I keep thinking about a conversation I had with my sister S a few years back. She was very tipsy but that's when she lets her true feelings out. Speaking of the way our dad was when she was little and how he was when she last saw him and spoke to him 7 years ago. She said "He was my great big Christmas tree, the strong one, the one who knew how to handle everything". That was very true. Ok. Maybe he didn't know how to handle EVERYTHING. But he sure made it seem like he did. His dad died. No tears. There were a couple of tears here and there when a beloved pet died. And he did cry a river when my mom died. But when we were kids? No tears. There really wasn't much emotion at all. Two of us knew that he loved us (2 out of 6) but he never said it, not until after he got AD. And not until we said it first. What I wouldn't have given to hear an I love you before AD. I am grateful that I hear it now.
I come from a really messed up family.
Anyway, I think it really bothers me when dad cries because it just cements the fact that his AD is getting worse. You know how dementia is in that the person can seem almost perfectly normal one day and then way out there the next? I think sometimes that's how my emotions go when dealing with my dad's declining health.
Dad went back to the doctor and was told "Mr. H. You MUST take your meds!". They (doctor AND R) are still sometimes relying on him to remember!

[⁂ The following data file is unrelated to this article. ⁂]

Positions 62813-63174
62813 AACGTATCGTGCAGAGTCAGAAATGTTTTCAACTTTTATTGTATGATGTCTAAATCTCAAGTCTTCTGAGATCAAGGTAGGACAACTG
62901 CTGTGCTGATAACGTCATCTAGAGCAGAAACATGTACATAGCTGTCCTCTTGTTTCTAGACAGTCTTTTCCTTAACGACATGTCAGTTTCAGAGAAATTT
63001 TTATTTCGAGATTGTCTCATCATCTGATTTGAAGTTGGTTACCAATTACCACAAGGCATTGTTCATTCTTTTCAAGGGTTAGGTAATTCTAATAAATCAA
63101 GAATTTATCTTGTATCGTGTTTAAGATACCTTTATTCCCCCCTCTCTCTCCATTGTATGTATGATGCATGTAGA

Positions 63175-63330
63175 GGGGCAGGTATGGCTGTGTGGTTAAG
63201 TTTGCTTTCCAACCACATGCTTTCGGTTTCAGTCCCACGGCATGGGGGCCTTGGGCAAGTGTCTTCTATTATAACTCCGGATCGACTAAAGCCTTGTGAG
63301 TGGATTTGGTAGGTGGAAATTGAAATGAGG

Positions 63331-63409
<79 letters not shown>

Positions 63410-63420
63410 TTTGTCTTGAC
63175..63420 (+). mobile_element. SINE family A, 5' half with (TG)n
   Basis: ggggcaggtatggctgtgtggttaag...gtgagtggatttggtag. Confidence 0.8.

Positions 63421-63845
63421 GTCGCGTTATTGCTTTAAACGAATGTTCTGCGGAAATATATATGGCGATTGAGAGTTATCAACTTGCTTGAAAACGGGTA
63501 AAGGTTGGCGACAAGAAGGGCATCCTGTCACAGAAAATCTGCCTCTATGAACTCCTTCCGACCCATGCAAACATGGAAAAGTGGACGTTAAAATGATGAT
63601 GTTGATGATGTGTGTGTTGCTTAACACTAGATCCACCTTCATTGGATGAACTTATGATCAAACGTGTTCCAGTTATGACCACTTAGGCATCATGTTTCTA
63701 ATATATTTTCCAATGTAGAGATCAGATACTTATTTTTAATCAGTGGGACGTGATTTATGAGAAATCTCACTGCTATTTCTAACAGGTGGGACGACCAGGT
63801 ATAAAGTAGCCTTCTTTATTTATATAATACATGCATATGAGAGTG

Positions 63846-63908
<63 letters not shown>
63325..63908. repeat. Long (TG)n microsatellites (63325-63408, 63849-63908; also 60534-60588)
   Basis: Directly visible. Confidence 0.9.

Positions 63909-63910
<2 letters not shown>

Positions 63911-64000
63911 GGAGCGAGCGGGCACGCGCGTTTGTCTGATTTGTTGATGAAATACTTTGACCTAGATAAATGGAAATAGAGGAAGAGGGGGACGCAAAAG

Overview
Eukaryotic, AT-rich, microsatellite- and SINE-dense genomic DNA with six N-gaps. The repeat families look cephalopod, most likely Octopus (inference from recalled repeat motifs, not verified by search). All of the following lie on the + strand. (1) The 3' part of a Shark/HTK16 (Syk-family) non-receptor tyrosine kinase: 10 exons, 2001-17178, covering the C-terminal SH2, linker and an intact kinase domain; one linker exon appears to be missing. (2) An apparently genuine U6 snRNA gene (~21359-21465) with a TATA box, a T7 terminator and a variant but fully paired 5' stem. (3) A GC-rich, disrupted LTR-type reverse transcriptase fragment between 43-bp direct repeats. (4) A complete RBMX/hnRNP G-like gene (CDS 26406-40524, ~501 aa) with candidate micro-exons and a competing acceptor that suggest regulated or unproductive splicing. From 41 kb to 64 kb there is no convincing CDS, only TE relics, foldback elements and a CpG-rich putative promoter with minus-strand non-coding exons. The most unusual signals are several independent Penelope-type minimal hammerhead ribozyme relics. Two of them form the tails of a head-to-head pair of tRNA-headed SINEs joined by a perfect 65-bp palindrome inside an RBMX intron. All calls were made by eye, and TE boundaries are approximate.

Dad wanted a cane to help get around. When the doc asked if he wanted a cane, he said no. I think that's a good thing and apparently the doctor did too. She said she thought a cane would just make him decline even faster. The doctor also thinks that a stroke may not be too far off in his future. He's on bp meds but his diastolic bp (lower #) keeps going up and down. At his doctor visit, his resting bp was 121/110! After a few minutes, it did go down some but remained high while at the doctor. So now R has to take his bp a few times a day and record it.
Martha, I imagine this Christmas is particularly difficult for you. Please try not to let the woulda shoulda coulda's get to you. You are a good daughter. You did the very best you could. You sacrificed 5 years of your life to take care of your mom. So maybe you didn't do everything right.....none of us do. But you did the best you could.
I do get nostalgic when it comes to Christmas. My dad's parents always made Christmas special for us. Many of the family are gone now. But now we are in the role of people who make Christmas special for our younger generations-you with your grandchildren and me with my son. So I think of years gone by and yes, I do get sad and miss my mom, my 2 brothers and all who have passed on. But I LOVE to see the smile on my son's face on Christmas when we are all gathered together at my in-law's house. And that makes me happy.